Having listened over the years to so many people (called patients) talking, Richard Westcott has found it’s been a relief to talk – and listen – to himself.  


His poems have popped up in all sorts of places (such as the Mary Evans Poetry Blog, the Pitt Rivers Museum, Lighten Up Online, and a wall at Exeter University), broad/podcast (East London Radio), and been listed, commended and highly commended in various competitions, including the Hippocrates, York Mix, Camden Lumen, Plough and Poetry on the Lake even winning a prize or two here and there.


He’s often to be found outdoors and is blessed with a large and tolerant family to whom he talks, along with his dog, who happens to be a good listener as well, and is also a keen amateur musician (the man, not the dog).







Cover design Detail from woodcut Picasso and the orchid





138 x 216mm


34 pages


£6.00 + P&P UK


ISBN 978-1-910834-78-7


PUB: 26 MARCH 2018













The protagonists of these poems extend from ancient times to yesterday; they range from the famous to the anonymous, from the real to the imagined, from the historic to the mythic. But they all shared the same fate. The medium of poetry, with its particular privileges and special liberties, offers one way to approach the frightening, almost incomprehensible and so often avoided subject of suicide. Unflinching and at times realistic, naturally and inevitably emotional but never sentimental, these poems – as varied as their subjects – acknowledge the suffering, but seek to find a measure of meaning, to achieve some understanding and ultimately sympathy for, if not kinship with, those who left so abruptly.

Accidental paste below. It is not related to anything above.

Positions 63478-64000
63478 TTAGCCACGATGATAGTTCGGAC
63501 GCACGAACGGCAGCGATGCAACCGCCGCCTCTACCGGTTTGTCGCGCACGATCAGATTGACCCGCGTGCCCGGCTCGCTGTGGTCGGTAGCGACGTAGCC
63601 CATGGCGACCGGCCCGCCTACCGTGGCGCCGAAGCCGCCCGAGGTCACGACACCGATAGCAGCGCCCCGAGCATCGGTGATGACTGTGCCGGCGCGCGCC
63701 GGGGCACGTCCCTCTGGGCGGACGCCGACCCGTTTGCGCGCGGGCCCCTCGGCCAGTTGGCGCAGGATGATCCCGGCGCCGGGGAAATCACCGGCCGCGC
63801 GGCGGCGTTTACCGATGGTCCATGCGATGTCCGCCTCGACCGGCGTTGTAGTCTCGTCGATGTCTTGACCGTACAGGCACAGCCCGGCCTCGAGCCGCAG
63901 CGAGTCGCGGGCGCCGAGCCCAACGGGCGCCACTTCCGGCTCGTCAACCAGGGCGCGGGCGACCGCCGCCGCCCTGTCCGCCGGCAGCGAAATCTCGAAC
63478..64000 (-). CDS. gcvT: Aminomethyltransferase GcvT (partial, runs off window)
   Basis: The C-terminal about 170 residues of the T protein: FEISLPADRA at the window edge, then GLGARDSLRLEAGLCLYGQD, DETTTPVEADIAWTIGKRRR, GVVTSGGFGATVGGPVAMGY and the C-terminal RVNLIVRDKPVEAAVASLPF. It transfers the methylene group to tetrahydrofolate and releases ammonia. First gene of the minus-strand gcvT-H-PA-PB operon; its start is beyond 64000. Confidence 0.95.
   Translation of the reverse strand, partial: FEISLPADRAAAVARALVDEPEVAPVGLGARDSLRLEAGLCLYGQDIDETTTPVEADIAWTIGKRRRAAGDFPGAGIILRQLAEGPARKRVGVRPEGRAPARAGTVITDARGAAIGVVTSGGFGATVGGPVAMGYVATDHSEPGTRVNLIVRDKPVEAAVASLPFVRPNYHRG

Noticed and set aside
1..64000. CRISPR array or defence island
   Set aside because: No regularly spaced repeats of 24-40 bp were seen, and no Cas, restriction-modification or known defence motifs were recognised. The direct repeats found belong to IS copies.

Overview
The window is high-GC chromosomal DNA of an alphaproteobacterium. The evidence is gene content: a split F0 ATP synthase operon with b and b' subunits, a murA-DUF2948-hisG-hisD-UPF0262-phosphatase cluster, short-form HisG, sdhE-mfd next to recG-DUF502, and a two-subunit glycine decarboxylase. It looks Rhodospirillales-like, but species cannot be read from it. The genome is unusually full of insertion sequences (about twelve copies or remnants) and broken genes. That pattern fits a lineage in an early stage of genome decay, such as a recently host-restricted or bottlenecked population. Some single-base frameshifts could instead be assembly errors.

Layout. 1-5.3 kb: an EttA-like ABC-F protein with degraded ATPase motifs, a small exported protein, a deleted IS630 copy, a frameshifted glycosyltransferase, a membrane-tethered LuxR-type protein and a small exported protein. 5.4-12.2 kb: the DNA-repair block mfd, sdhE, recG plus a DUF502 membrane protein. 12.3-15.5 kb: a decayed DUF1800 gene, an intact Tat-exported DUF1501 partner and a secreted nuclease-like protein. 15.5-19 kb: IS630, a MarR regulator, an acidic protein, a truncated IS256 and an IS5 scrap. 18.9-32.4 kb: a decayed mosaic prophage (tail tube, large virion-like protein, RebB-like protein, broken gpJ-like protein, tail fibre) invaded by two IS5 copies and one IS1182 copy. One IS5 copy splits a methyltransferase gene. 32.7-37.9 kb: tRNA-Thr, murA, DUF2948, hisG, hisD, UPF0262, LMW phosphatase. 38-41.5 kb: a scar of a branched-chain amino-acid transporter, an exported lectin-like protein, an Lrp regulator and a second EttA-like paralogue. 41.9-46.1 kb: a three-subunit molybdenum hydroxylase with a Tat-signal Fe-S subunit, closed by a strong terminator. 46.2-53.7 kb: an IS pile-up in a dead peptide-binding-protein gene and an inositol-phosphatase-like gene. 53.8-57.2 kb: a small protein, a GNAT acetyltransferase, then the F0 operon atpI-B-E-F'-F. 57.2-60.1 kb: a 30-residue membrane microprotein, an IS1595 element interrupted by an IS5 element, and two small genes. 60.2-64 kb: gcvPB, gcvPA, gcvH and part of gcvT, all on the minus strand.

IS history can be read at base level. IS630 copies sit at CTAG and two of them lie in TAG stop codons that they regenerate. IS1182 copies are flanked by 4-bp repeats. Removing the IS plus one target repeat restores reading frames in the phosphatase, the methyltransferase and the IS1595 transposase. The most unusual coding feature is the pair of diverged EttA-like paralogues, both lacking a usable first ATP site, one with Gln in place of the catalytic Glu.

“It takes some courage and discipline to mount an expedition into the so-near-yet-so-far-away terrain of suicide. Neither deploring nor romanticising it, but considering with sensitivity a range of lives, each individual to its circumstances and society, these poems widen the perspective in which we can look at an act which our culture in particular finds hard even to contemplate.”

Philip Gross


“Having twice awarded Richard Westcott prizes in the YorkMix competition, I was excited to read his first collection. Here is that same clear, intelligent, confident voice inhabiting a wide variety of people from history. It is Westcott’s unique gift to turn these dramatic monologues into pure gold.

I loved every word.”

Carole Bromley


"These poems are about thresholds, not the physical border from the outside, as a doorway into a home, but the conceptual boundary separating out one space from another. Westcott's preoccupation is with this conceptual boundary as it demarcates life from death. His interest is in this very specific juncture, in the context of suicide. He takes as his examples Primo Levi, Virginia Woolf, Seneca, Robert Fitzroy. and others. He inhabits their innerworlds, takes on their voices and contemplates their situations, their plans, and their final actions. The effect is powerful, mesmerising, and moving. But, it is the language that is most impressive. Westcott has mastered his craft, he writes as if the words themselves were utterly lucid, as if the carefully chosen words, the economy and thrust of the narrative, the rhythm were all composed of the air on a crisp spring day- all luminosity, and without any glare. It is a remarkable achievement for he inhabits a variety of voices yet possesses a uniqueness all his own."